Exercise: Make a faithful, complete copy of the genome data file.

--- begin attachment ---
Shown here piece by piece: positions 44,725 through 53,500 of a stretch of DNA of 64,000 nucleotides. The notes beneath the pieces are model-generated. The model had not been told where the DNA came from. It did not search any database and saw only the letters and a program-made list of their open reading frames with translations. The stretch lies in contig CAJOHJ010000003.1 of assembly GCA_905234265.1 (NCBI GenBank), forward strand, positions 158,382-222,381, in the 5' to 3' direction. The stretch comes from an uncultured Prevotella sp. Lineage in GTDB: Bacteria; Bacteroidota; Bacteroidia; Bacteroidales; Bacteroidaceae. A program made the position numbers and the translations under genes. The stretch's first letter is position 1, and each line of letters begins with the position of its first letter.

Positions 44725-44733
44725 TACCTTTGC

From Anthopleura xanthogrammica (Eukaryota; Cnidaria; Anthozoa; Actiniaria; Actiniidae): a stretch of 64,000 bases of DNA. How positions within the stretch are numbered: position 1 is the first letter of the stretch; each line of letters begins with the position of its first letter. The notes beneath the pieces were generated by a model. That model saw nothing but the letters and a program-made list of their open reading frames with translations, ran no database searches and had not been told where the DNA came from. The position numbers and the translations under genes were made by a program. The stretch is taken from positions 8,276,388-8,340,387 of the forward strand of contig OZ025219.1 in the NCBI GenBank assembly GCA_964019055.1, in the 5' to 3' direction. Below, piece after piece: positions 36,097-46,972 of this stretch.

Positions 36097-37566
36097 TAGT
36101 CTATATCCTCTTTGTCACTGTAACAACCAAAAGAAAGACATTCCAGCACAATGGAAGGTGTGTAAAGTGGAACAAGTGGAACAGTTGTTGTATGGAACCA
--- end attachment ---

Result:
Shown here piece by piece: positions 44,725 through 53,500 of a stretch of DNA of 64,000 nucleotides. The notes beneath the pieces are model-generated. The model had not been told where the DNA came from. It did not search any database and saw only the letters and a program-made list of their open reading frames with translations. The stretch lies in contig CAJOHJ010000003.1 of assembly GCA_905234265.1 (NCBI GenBank), forward strand, positions 158,382-222,381, in the 5' to 3' direction. The stretch comes from an uncultured Prevotella sp. Lineage in GTDB: Bacteria; Bacteroidota; Bacteroidia; Bacteroidales; Bacteroidaceae. A program made the position numbers and the translations under genes. The stretch's first letter is position 1, and each line of letters begins with the position of its first letter.

Positions 44725-44733
44725 TACCTTTGC

From Anthopleura xanthogrammica (Eukaryota; Cnidaria; Anthozoa; Actiniaria; Actiniidae): a stretch of 64,000 bases of DNA. How positions within the stretch are numbered: position 1 is the first letter of the stretch; each line of letters begins with the position of its first letter. The notes beneath the pieces were generated by a model. That model saw nothing but the letters and a program-made list of their open reading frames with translations, ran no database searches and had not been told where the DNA came from. The position numbers and the translations under genes were made by a program. The stretch is taken from positions 8,276,388-8,340,387 of the forward strand of contig OZ025219.1 in the NCBI GenBank assembly GCA_964019055.1, in the 5' to 3' direction. Below, piece after piece: positions 36,097-46,972 of this stretch.

Positions 36097-37566
36097 TAGT
36101 CTATATCCTCTTTGTCACTGTAACAACCAAAAGAAAGACATTCCAGCACAATGGAAGGTGTGTAAAGTGGAACAAGTGGAACAGTTGTTGTATGGAACCA